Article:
Cisco signed a deal on Wednesday with Holyoke, Massachusetts to transform the onetime mill town into a "Smart+Connected Community" over the next six-to-twelve months. Cisco has moved aggressively into the smarter city business in the last year as it chases IBM, which started the vogue for wired cities just as the world's governments were earmarking billions of dollars in stimulus funds for infrastructure. (See "Cisco's Big Bet on New Songdo: Creating Cites From Scratch" from the February issue.) The strategy has paid off handsomely for both companies thus far—public sector sales are IBM's strongest, while Cisco considers SC+C one of its most promising new lines of business.
The Holyoke deal is significant in that it represents Cisco's first attempt to rewire an existing city rather than simply build one from scratch, as it's doing across Asia and the Middle East. This puts Cisco in direct competition with IBM for the first time, as Big Blue has been content to sign contracts for discrete services in established cities (such as congestion pricing systems for auto traffic in London and Stockholm). The choice of Holyoke mirrors IBM's announcement last fall that it will retrofit Dubuque, Iowa as its first fully integrated smart city. Dubuque and Holyoke are similar in size (60,000 residents vs. 40,000), and both have been tapped for computing centers.
It's perhaps only fitting that Holyoke turn to a corporation for its downtown's salvation. Holyoke was one of the first planned industrial communities in America, built by the paper mills which flocked to the city in the 1880s for the cheap electricity powered by dams along its canals. (In a twist of fate, that's what attracted Cisco as well.) On a conference call announcing the deal, Mayor Elaine Pluta described her city as "the first smart growth community" in America, with the classic, walkable downtown of a 19th century factory city. Unfortunately, Holyoke never really recovered after the mills left; as of December, the unemployment rate was 12.2%, and more than a quarter of its residents live below the poverty line.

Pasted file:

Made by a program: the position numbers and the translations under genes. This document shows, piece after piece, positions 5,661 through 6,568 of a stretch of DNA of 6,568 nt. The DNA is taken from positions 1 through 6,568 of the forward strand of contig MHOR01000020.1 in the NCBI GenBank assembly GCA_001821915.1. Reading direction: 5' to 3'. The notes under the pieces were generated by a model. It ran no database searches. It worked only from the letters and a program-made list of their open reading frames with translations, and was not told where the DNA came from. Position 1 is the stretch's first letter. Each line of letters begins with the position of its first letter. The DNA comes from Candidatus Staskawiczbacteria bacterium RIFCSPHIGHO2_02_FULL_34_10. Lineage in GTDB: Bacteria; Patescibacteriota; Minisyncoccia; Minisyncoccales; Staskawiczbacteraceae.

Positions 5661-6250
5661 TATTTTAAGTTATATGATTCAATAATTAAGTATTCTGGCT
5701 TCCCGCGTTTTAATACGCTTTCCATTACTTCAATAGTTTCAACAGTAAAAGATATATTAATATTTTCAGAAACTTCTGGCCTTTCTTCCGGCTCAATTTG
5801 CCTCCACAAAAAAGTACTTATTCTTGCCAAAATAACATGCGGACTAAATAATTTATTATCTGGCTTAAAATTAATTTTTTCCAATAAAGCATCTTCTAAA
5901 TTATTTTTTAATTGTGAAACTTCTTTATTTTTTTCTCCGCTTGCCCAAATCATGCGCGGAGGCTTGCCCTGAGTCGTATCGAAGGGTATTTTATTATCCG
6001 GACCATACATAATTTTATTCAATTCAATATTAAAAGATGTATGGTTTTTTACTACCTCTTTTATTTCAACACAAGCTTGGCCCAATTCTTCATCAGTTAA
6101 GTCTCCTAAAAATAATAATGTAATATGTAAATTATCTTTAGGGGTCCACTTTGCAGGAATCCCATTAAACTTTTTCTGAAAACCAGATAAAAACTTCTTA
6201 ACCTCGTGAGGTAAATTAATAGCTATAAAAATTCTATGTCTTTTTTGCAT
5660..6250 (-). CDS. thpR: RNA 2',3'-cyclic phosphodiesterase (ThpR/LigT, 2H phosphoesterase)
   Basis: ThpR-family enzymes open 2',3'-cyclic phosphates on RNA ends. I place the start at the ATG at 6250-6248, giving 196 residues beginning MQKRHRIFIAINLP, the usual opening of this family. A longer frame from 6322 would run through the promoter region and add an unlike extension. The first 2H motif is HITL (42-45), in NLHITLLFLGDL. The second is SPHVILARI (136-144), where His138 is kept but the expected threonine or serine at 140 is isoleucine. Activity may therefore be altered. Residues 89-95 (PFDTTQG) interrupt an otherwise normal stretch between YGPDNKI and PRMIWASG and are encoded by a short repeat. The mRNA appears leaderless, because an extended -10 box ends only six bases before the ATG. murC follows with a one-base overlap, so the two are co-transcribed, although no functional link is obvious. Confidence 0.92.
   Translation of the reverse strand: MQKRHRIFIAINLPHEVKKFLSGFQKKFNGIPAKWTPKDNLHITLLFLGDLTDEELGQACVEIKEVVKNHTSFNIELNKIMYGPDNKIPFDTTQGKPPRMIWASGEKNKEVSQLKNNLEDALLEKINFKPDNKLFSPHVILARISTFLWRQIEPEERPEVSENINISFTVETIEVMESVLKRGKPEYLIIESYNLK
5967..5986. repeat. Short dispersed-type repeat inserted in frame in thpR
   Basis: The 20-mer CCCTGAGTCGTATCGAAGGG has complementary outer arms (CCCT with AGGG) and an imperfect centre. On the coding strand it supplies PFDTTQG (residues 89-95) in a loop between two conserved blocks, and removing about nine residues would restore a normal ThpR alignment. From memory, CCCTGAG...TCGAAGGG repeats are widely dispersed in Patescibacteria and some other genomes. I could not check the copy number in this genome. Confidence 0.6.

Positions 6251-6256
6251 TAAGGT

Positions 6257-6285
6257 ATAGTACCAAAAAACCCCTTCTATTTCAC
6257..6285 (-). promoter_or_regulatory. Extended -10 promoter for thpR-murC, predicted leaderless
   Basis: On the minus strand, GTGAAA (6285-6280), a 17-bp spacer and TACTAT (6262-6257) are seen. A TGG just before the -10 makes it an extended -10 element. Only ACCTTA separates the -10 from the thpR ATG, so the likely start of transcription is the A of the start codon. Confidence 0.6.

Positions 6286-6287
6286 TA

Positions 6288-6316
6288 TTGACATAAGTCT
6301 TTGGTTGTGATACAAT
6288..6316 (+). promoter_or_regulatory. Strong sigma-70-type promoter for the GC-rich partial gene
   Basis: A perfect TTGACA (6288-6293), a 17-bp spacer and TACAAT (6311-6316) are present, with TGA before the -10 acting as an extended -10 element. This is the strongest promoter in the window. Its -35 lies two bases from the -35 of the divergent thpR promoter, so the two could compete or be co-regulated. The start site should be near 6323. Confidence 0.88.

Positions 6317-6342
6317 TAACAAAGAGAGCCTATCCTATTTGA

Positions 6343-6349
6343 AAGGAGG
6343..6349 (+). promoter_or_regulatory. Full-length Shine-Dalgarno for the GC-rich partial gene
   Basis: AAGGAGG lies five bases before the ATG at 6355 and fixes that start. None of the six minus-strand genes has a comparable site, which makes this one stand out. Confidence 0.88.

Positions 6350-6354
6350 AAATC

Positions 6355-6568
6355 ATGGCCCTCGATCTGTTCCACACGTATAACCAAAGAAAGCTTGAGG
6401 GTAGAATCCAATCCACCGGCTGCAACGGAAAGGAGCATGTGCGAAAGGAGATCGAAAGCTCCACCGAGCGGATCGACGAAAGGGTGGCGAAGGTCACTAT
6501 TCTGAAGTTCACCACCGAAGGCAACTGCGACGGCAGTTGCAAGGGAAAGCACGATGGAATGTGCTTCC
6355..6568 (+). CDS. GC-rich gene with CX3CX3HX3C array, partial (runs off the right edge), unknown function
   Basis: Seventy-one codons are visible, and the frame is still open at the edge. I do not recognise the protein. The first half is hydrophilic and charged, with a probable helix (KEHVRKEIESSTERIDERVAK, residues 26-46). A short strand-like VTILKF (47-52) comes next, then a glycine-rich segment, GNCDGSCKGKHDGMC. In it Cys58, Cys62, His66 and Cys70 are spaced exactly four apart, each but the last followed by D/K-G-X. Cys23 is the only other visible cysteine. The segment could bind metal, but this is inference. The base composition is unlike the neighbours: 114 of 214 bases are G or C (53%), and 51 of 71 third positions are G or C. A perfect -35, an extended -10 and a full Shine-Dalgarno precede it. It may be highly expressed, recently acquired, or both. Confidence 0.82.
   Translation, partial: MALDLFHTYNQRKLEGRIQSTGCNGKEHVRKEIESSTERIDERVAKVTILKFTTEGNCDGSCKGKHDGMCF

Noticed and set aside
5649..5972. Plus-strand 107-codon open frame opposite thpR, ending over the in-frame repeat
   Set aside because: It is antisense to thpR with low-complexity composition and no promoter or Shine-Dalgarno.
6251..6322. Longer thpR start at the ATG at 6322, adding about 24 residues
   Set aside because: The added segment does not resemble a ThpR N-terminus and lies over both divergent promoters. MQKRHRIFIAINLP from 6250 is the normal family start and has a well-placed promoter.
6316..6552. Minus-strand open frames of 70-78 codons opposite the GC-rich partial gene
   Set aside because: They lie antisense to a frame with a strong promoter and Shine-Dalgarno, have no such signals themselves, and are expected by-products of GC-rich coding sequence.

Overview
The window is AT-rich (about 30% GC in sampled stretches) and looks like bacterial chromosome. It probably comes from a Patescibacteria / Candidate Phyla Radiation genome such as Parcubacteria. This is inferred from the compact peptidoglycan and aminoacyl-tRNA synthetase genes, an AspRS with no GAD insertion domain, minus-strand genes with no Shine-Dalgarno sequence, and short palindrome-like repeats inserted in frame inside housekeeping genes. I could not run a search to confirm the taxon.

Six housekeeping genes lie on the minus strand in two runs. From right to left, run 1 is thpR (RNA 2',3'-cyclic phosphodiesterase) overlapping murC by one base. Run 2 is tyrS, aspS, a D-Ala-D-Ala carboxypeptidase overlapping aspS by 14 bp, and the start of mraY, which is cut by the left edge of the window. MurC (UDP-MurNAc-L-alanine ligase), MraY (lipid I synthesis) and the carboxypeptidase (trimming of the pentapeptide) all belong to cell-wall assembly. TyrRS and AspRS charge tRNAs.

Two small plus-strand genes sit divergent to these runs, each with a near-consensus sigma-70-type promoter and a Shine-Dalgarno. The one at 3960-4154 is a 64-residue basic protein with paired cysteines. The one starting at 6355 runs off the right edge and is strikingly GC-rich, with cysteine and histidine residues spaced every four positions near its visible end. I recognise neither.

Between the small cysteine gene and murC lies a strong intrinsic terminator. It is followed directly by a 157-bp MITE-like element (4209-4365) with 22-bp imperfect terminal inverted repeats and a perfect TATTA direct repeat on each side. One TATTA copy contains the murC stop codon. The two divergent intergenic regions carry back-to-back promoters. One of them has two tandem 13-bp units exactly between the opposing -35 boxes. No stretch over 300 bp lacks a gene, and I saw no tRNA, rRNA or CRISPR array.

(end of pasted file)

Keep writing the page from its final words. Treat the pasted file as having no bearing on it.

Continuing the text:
The Cisco partnership came about after the city received a state grant for "re-envisioning" of its urban core. On the call, Pluta recited a list of urgent needs so long it actually earned laughs: "creation of jobs, workforce training, higher education, selectively removing blight," and so on, including "promoting green power, green industry, and green identity."
From Cisco's point of view, the question is "how are we going to fundamentally create sustainability in an existing neighborhood, and what role is technology going to play?" according to chief globalization officer Wim Elfrink. He and his lieutenants will put their heads together with city officials in the coming days to select a neighborhood as the pilot district for its services. How Cisco expects to make money is still being determined—not in Holyoke, but in New Songdo, South Korea, where it hopes to learn what residents want and what they're willing to pay. The stakes, according to Elfrink, could not be higher: "we predict the competition will be between cities—between neighborhoods"—for communities "that want a sustainable future."